She would often visit "old people” in rest homes (many were younger than her). She would read to and play games with the residents. She would converse or play the piano. She loved to brighten people’s days.
She lived in her house on the farm until less than two months before her death. She had a hard time accepting help. She didn’t make excuses as she endured to the end.
Keep a sense of humor
Grandma kept her sense of humor. My mom sent me a long list of funny things she said while family was gathered around not long before she died.
She said to my aunt, "I think you need to call someone in heaven to come get me.” My aunt asked who she wanted her to call. She responded, "anyone who will come get me."
One of her last statements sums it up well: "There is no use crying. We might as well laugh”
Young or old, enduring to the end can help us make the most of anything from a challenging but temporary project to our lives as a whole.
Question: What does it take to endure to the end?
Many resources are scarce, but I can think of only one truly finite resource. Time. Although it is not easy, we can always make more money. Money is not a fixed pie. Money is a pool that expands as people figure out to create value for others.
We’ve been hearing about peak oil for decades. Since as early as 1919 (according to Wikipedia), geologists have been predicting that the rate of oil production will peak very soon and then begin an unstoppable decline. Almost 100 years later new technology continues to steadily boost output (such as hydraulic fracking) and reduce demand (alternative energy).
However, no technology can expand the pool or output of time. We each have 168 hours per week to work with. Use of that finite resource is the difference between those who simply exist and those who make a difference during their time on Earth.
I’m a CPA, and I started my career as a financial and IT auditor. I know how to audit financial systems and statements. But until last week I had never audited my time.
I’ve always tried to use my time wisely, and I knew I could use it more wisely if I knew exactly how I was spending my time. But I never got around to tracking my time because I didn’t have a convenient way to do it.
I installed RescueTime on my computer quite a while ago. It tracks time spent using applications and websites on your computer. It can provide some interesting insight, but it’s limited enough that I don’t find it really useful.
I spent 16 hours in Gmail last week, but I don’t know what was business vs personal. For business, I don’t know which projects took so much time in email. As far as I know, there’s no way to manually record more detail. I also spend a lot of time on my phone, but RescueTime does not have an iOS app due to security restrictions.
Last week I finally felt enough pain to take action. The last month has felt crazy busy, but I didn’t have a good sense for how much time I was spending in different areas. I was afraid I was spending too much time on unimportant things and not enough time on important things.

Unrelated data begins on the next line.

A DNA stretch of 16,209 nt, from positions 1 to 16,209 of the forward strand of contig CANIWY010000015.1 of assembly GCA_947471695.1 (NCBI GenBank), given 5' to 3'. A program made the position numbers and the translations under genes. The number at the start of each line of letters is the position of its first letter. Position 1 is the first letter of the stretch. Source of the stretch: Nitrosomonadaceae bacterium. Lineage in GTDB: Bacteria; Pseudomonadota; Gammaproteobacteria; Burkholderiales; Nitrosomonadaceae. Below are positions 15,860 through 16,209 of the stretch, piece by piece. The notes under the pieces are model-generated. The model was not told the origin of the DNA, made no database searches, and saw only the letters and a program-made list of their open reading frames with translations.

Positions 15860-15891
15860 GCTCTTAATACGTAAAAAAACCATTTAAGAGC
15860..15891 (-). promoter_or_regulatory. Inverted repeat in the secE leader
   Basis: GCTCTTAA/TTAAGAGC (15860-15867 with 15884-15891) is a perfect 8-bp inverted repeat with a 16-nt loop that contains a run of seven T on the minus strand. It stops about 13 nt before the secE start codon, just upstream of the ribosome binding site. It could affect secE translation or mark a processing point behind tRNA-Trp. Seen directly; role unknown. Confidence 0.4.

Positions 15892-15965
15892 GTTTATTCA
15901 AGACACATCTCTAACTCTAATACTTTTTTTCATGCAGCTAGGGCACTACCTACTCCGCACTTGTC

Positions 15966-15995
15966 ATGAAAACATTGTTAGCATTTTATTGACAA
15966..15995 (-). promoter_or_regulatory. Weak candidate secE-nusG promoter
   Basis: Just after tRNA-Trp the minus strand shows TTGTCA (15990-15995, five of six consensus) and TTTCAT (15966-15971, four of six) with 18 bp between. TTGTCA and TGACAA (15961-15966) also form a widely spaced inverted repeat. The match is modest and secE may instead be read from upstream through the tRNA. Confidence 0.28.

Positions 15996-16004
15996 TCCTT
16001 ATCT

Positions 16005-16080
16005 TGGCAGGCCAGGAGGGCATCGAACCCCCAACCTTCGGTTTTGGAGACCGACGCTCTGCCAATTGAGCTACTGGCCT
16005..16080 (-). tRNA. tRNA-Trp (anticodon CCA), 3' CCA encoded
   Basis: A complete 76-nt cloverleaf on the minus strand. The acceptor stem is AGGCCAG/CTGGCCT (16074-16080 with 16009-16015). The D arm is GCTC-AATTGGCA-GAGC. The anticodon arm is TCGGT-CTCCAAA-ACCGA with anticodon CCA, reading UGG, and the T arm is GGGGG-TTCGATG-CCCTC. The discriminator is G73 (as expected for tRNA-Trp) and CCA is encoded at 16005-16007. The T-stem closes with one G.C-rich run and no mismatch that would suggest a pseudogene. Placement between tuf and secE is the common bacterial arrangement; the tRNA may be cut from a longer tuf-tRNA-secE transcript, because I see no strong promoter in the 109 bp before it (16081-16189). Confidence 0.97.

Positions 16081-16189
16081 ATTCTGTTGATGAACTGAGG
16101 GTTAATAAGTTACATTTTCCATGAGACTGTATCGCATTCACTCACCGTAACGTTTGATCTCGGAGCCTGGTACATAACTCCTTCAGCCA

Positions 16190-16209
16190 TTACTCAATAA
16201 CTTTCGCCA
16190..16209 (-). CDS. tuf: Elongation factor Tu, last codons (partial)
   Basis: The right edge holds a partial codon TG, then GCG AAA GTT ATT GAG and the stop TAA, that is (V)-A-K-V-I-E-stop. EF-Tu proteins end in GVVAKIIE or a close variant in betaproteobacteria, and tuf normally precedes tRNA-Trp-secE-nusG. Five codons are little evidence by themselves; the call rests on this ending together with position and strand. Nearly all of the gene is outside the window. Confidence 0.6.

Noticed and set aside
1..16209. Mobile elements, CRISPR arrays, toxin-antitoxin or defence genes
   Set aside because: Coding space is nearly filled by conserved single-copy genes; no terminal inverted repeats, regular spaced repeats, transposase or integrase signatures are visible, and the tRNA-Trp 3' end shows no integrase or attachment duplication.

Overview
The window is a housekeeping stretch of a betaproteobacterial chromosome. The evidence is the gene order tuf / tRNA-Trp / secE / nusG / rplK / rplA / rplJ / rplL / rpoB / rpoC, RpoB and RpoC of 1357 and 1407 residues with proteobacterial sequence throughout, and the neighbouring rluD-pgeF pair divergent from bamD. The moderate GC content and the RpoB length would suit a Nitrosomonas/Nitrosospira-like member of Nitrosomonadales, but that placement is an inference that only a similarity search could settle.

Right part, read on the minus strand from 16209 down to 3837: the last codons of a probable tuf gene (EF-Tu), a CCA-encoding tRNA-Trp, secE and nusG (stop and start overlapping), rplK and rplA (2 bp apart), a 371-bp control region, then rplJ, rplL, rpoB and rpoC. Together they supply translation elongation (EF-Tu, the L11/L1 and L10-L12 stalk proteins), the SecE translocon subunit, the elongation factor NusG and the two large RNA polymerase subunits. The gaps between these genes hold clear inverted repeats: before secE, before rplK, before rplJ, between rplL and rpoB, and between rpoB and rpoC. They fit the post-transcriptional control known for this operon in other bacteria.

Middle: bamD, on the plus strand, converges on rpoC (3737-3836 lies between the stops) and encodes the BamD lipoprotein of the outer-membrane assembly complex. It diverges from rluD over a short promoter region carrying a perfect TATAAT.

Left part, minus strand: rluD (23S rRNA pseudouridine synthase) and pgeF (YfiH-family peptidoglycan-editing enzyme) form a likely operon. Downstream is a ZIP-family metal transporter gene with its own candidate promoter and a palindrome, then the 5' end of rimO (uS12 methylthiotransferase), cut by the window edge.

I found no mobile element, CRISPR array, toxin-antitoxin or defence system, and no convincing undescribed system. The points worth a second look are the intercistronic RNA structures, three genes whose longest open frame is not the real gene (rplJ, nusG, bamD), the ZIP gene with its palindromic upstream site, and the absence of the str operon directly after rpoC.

Ironically, one factor keeping me from auditing my time is not wanting to take the time to figure out how. But I finally took three hours one day to research options, pick a solution, and figure out how to use it.
I looked for a solution that met the following criteria:
- Quick and easy to use
- Time tracking primarily on an iPhone app that syncs with a website
- Ability to separate time into projects and clients
- Good reporting capability
- Free or inexpensive
My search through many options led me to this short list:
- Hours - free and simple iPhone app
- Harvest - web and iPhone apps, free up to 4 clients
- Toggl - web and iPhone apps, free for unlimited clients and projects
Hours doesn’t have all the functionality I wanted, so it came down to Harvest and Toggl. Both seemed to have great functions and reports, so it came down to price. Toggl has more free functions.
I’ve only used Toggl for one full week so far, but the cost has been minimal and the benefits have been incredible.
The cost is a small amount of time to keep track of my time. The iPhone app makes this incredibly quick and easy. I simply stop and start the timer every time I switch tasks. When starting the timer, I choose from a list of projects or add a new one. I can add notes for what I’m specifically working on. The start and stop times are easy to edit.
I keep track of work projects, and I also keep track of every other way I spend my time, such as sleep, family time, exercise, down time, and general overhead (getting ready, organizing my office, etc).
I have found two powerful benefits with tracking time: data and increased focus.
Why is it that we are better at keeping track of less important resources? We use Mint to meticulously track my spending. My utility bills tell me how much electricity, gas, and water we use each month. If we spend too much one month, we can make adjustments the next month.
You can’t make improvements without reliable data to measure performance.
The data provided by detailed time tracking has been interesting. I’m spending more time on some projects than I thought I was, and I’m not spending as much time as I expected on others.
One week may not be enough time to see trends, but over time I can adjust my work habits based on my priorities.
This is an unexpected benefit.
I tend to rapidly switch between projects. I’ll often power through my email or task list and tackle what seems to be most urgent at the time. I’ll jump between responding to a recent email to a small task in one project to a longer task in another project to another email that catches my attention.
I think I’ve always been productive. I am good at using technology to get a lot done quickly. But I’m not always good at focused attention on important tasks.